ROLAND — A high school senior-to-be, Tucker Ward is getting paid to take hours-long, on-course golf lessons that have nothing to do with the swing or the grip or anything else physical.
On Tuesday, he learned about discipline, perseverance, and how to ignore the doings of other participants.
Ward’s teacher was Oliver Schniederjans of Georgia Tech. As the volunteer caddie for Schniederjans in the Western Amateur, the 17-year-old contributed little. Mostly, he toted the black-and-gold bag of Tech and stayed out of the way.
What a gig for a high school senior-to-be and the No. 1 player on the Monticello High School golf team.
Months ago, Monticello golf coach Debbie Ashcraft asked Ward and his teammates if they wanted to caddie at the Western Amateur at the Alotian Club about two hours away.
“She said she could sign us up if we were interested,” he said.
They jumped at the chance. Ward had heard about the course — No. 15 in The Golf Digest rankings — the elevation changes, in particular, and yearned to see it in person. Walking the course and watching how the best college players do it would be a win-win.
“It was a once-in-a-lifetime chance,” said Ward, who regularly negotiates the nine holes at Monticello Country Club in one- or two-over par. “Our course is small and pretty open. I was definitely looking forward to just walking in the gate.”
The name of his employer was up in the air for a while. The first player he was matched with withdrew days ago. The second player he drew decided he didn’t want a caddie.
On Saturday evening, Steve Perkins notified Ward by email that his player would be Schniederjans.
Immediately, Ward went to Google and found that Schniederjans played at Georgia Tech and was a Third Team All-American.
Since then, Schniederjans has qualified for the U.S. Amateur and finished fourth in the Southern Amateur, one shot out of a playoff for the championship.
At the Southern, he shot 72-64-73-68 — a bounce back on day two and day four that says he knows how to recover from the 75 he recorded on Tuesday. His first-round score is unimpressive; the way he went about is a tutorial.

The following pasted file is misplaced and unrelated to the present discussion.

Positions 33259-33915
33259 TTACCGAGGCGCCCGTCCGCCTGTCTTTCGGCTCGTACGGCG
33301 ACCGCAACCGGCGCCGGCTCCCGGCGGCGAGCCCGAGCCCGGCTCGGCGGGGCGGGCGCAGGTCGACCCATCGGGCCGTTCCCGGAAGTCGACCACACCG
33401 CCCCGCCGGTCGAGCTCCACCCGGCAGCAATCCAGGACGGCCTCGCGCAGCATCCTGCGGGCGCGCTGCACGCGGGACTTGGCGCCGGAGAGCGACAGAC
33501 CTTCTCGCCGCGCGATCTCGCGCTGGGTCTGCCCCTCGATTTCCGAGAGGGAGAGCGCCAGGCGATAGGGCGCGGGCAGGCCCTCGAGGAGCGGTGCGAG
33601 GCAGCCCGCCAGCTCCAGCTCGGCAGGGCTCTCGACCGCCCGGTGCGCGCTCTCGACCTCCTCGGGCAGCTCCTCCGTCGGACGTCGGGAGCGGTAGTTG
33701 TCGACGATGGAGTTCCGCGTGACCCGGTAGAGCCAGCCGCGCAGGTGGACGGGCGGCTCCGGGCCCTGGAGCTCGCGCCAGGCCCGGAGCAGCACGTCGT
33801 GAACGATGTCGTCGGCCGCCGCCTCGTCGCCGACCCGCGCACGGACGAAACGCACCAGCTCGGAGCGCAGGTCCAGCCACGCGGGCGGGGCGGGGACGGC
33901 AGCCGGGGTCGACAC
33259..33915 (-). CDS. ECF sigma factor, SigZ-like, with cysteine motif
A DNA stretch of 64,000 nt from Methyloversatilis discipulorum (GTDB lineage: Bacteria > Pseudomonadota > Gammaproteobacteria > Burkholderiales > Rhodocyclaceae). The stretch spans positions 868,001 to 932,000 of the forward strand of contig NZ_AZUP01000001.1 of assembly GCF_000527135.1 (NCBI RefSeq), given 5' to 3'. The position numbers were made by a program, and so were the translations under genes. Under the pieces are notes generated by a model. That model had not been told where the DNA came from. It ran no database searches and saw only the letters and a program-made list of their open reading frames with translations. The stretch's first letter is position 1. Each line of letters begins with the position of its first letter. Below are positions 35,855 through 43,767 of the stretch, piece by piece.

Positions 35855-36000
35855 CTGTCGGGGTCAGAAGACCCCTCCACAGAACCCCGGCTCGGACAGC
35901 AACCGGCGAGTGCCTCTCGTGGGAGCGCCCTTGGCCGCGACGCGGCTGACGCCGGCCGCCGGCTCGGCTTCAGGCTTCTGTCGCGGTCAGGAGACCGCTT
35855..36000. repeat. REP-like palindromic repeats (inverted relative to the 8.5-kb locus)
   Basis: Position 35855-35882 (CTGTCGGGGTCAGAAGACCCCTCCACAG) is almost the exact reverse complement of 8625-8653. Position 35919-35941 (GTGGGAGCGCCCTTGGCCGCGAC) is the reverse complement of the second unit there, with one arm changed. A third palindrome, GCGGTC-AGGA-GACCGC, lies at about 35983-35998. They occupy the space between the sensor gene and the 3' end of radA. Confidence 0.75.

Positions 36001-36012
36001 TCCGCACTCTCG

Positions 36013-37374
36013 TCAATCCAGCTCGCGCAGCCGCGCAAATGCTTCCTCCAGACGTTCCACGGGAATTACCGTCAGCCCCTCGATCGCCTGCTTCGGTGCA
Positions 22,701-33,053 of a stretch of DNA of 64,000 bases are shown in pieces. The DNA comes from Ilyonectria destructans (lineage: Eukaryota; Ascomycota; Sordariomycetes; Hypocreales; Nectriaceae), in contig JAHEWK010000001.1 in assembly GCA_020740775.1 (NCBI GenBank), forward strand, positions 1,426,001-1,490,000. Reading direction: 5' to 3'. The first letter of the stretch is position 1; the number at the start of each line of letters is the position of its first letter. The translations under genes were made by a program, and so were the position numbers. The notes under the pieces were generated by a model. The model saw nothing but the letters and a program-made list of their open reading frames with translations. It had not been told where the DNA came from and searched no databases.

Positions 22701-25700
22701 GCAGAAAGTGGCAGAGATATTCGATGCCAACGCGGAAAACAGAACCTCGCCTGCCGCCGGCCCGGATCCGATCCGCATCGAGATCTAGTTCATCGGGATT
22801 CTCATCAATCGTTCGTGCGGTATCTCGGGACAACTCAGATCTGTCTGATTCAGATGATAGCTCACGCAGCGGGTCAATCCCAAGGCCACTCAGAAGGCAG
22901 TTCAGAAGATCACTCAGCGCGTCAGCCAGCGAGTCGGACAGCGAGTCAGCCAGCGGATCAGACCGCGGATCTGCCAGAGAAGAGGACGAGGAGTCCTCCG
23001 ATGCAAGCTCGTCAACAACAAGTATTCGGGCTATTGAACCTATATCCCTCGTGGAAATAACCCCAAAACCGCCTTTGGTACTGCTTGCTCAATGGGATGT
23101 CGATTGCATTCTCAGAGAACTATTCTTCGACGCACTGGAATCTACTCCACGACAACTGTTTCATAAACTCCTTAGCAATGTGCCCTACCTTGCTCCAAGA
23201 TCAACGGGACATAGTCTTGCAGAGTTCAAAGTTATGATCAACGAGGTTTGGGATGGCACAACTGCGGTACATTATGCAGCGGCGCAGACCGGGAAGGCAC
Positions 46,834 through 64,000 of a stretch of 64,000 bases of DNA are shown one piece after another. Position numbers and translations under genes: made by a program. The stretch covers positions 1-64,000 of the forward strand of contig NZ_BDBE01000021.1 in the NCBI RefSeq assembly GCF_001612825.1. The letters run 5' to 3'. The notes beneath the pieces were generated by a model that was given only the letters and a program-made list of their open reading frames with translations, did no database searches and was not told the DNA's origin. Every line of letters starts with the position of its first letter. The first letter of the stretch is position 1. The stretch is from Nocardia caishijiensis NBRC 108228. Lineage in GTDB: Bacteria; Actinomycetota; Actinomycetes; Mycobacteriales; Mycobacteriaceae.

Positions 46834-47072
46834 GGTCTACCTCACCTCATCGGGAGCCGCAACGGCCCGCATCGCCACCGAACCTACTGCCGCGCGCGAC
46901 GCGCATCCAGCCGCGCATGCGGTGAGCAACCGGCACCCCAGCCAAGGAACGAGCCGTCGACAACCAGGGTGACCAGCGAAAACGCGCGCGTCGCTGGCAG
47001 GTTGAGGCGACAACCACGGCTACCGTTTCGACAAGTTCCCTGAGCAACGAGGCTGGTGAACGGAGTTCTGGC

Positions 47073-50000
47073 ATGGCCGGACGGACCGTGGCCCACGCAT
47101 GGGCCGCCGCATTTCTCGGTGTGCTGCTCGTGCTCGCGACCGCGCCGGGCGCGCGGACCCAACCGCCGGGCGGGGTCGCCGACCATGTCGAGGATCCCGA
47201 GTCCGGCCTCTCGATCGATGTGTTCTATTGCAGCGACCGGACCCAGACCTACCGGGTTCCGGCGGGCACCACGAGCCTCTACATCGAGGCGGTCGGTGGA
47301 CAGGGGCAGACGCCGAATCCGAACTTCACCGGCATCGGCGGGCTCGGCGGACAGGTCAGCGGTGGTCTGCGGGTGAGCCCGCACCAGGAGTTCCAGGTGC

Schniederjans started on the back nine Tuesday and when I caught up with him, he had a 7-foot birdie putt on No. 17. He missed — the theme of his round. On No. 18, he recorded his third three-putt for a discouraging 40.
He ignored his fellow competitors’ far right tee shots on the par-five first, crushed one down the middle, flew his second on the green, and promptly recorded a three-putt par that evoked a guttural yell. The fact that Texas’ Toni Hakula recovered from a poor tee shot with a 15-foot birdie putt made things worse. But, despite the frustration, Schniederjans stuck with his routine, checking his yardage book on every shot and prefacing every full swing with a false start takeaway.
After missing another short birdie putt on four, he found a smooth rock framing the cart path and moved his putter back and forth, checking his stroke.
Schniederjans mishit shots on the next three holes, but saved par each time — twice chipping with conviction — and was inside New Mexico’s Gavin Green and Hakula on their 16th hole.
Schniederjans three-putted, again, slipping to five over.
His long iron on the par-five eighth covered the flag, but was a yard too long. Instead of catching the slope and rolling towards the hole for a decent eagle putt, the ball hung in the fringe. He managed to wobble in a short putt for birdie.
On the final hole, the ball again somehow stayed above the hole, just off the putting surface. He chipped in for another birdie.
When it was over, Ward was smiling, reveling in what he had witnessed.
Asked, he admitted he still hadn’t asked about his salary. Between the scenery and the scoring, the money is immaterial, I suspect.
Harry King is sports columnist for Stephens Media’s Arkansas News Bureau. His e-mail address is firstname.lastname@example.org.